American public education is a fairly new institution. In some ways, it has changed little since its inception two centuries ago. Students have always (much to the chagrin of radicals like Laura Montessori), sat at desks. They learn the same core subjects, and — though dunce caps gave way to detentions — they still get in trouble for the same cardinal sins of tardiness, idleness, or disrespect.
But in other ways, education has always been a hot-button issue. Parents, educators, and legislators constantly question what should be taught, who should be teaching, and how they should teach.
Many developments, such as the racially centered philosophies promoted during the 1960s, have fizzled out; others, like the U.S., attempted switch over to the metric system in 1975, have been deemed failures not worth repeating. Some practices have become commonplace. For example, the value-added system gives teachers grades based on how their students’ test scores change from year to year.
And so we have always balanced tradition and transition. Last year, Common Core hit Corona del Mar full swing, and a switch to block schedule seems on the horizon. Along with these polarizing changes came a stronger emphasis on technology. Teachers share syllabi on Google Docs, language students submit voice memo recordings of themselves, and, more often than not, hands-on learning means hands on an iPad.
But one innovation does more than enhance the classroom experience—it completely turns it on its head.
“A flipped classroom is when students watch videos or read the textbook before coming to class,” explained science teacher Heather Kroeger. “It is called flipping because what normally would be homework (like practice problems) gets done in class, while what traditionally happens in class (direct instruction by the teacher) now occurs at home.”
The flipped classroom may not be as radical as it seems. Many students already use online resources such as Crash Course and Kahn Academy to reinforce concepts learned in class. Teachers can integrate this into their curriculum by selecting videos made by others or making their own.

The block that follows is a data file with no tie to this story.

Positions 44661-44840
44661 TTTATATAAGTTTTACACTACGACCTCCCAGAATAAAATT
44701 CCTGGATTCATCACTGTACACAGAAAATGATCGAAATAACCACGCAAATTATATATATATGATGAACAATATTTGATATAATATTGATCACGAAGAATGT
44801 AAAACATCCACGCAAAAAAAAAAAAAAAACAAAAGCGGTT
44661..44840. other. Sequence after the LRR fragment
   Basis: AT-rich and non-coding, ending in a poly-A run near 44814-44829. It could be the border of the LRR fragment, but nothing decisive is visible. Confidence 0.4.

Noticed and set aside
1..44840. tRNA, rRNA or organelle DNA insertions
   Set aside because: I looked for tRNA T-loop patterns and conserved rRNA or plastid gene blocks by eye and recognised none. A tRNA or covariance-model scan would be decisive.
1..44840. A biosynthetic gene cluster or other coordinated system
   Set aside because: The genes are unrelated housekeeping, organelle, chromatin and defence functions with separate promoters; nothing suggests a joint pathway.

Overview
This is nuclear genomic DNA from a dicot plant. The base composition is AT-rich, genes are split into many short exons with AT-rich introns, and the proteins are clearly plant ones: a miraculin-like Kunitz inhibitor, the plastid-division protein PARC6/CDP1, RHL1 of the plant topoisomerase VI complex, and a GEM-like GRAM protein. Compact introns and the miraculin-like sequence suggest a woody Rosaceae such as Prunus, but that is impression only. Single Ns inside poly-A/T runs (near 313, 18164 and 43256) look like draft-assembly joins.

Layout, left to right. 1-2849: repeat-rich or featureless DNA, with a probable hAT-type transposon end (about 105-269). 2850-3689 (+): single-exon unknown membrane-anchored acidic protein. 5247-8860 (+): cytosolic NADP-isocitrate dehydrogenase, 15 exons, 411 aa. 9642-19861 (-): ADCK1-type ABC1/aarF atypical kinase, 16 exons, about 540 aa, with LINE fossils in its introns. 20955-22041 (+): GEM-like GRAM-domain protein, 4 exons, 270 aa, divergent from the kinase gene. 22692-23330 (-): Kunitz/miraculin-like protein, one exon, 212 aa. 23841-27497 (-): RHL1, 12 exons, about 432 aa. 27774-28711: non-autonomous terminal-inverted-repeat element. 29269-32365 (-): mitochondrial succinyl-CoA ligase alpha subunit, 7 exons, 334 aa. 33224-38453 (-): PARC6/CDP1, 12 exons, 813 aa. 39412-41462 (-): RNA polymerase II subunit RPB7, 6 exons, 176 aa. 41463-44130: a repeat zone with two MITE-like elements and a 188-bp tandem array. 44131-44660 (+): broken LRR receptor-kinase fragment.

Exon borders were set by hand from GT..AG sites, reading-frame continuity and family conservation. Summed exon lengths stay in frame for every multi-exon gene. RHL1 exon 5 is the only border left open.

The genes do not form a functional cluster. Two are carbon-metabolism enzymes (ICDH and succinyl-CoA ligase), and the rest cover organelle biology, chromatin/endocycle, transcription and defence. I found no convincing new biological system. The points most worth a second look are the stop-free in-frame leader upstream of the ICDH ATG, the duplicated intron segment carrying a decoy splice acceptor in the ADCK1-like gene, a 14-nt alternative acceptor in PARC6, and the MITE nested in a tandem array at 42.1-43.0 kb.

“This allows students to have access to the teacher and other students if they get stuck solving a problem and also allows them to re-watch material and take their time with the videos,” Kroeger said.
But, as with any method, classroom flipping has its drawbacks. For it to work, students must have access to technology.
“And since it’s technology” Kroeger added, “It can glitch.”
The student supplies one other crucial ingredient. They must discipline themselves to actually watch the videos and, to some extent, they are responsible for how much they retain. Today’s scholars are more accountable for their education than ever before.
Fortunately, most of them like it that way.
“I really like it because it gives us more time in class to ask questions and do labs,” freshman Hailey Glenn said.
More time—by next year, we may have two-hour class periods and extra days to do homework. But if CdM switches to block schedule, classroom flipping can roll with the changes.
“On block schedule, students then have a couple days to watch the videos, which give them more flexibility,” Kroeger said.
Since the block schedule means less class time in the week, when students have already learned the basic concept, it opens up time for more discussion in class.
It’s still unclear exactly how classroom flipping affects student performance — though Kroeger said her students’ AP chemistry scores improved dramatically. It raises many other questions, too.
Is this the future? Will teachers one day be obsolete, replaced by robots? Will students all learn from the comfort of their own homes? Will classroom flipping give us the edge over star students in China, Canada, and Finland? No one can say. One thing is clear: The world will always change, and America’s classrooms must prepare the next generation to change right along with it.